The Trick That Will Keep Your Potatoes From Turning Brown

When it comes to kitchen staples, it's pretty hard to have too many potatoes on hand. These starchy tubers are delicious in an almost mind-boggling variety of dishes, from classic French fries, to creamy mashed potatoes, to gratin. Whether they're accompanying a protein such as roast chicken, playing a starring role in potato soup, or even finding their way into baked goods, potatoes are a pantry must-have, as far as we're concerned.

Potatoes are pretty darn easy to work with, but they do have their caveats. Perhaps the most frustrating aspect of preparing potatoes is how easily — and quickly — they turn brown once cut. According to Reader's Digest, this process is called oxidation, and it refers to how, as a result of their high starch content, potatoes discolor when their cut surfaces are exposed to air. Although oxidation does not affect the taste or texture of potatoes, it can certainly make your cooked potato dishes less visually appealing. 

Luckily, there's an easy way to prevent the discoloration.

Submerge those spuds in cold water

According to Reader's Digest, it's really pretty simple to keep your cut potatoes from turning brown — and all you need is some cold water. To stop potatoes from oxidizing, pile sliced, shredded, cubed, or peeled potatoes in a large bowl or container and cover them with cold water. Since the potatoes will be coming into contact with water, not air, the rate at which they oxidize will really slow down. As noted by Southern Living, the soaked potatoes can be stored in the fridge for up to a day before proceeding with your recipe.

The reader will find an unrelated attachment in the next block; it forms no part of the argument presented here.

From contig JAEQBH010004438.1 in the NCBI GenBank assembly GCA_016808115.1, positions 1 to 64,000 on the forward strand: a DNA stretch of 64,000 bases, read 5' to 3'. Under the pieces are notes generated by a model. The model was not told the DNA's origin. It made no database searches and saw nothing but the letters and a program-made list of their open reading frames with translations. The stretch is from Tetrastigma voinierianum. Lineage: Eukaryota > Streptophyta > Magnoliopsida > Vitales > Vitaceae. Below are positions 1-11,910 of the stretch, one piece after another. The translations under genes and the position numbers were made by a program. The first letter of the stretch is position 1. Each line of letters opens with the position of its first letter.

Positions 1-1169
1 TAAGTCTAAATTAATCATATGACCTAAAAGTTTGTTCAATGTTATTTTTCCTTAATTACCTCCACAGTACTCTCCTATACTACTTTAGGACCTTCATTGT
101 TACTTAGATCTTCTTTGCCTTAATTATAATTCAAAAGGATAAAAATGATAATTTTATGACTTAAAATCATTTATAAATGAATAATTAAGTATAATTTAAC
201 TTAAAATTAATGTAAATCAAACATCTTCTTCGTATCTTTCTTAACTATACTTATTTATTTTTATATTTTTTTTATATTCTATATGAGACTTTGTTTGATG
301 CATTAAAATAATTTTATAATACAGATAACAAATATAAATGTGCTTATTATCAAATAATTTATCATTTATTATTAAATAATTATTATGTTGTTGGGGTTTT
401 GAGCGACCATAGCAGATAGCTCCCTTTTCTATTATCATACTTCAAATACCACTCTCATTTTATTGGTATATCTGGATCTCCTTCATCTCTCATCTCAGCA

If you want to keep those potatoes an even brighter shade of white, add something acidic to the soaking water. According to Reader's Digest, lowering the pH of the potato will help ward off oxidation even more. To do so, add one teaspoon of white vinegar or lemon juice for every half gallon of water, and you'll be sure to feature the freshest-looking spuds in your favorite recipes.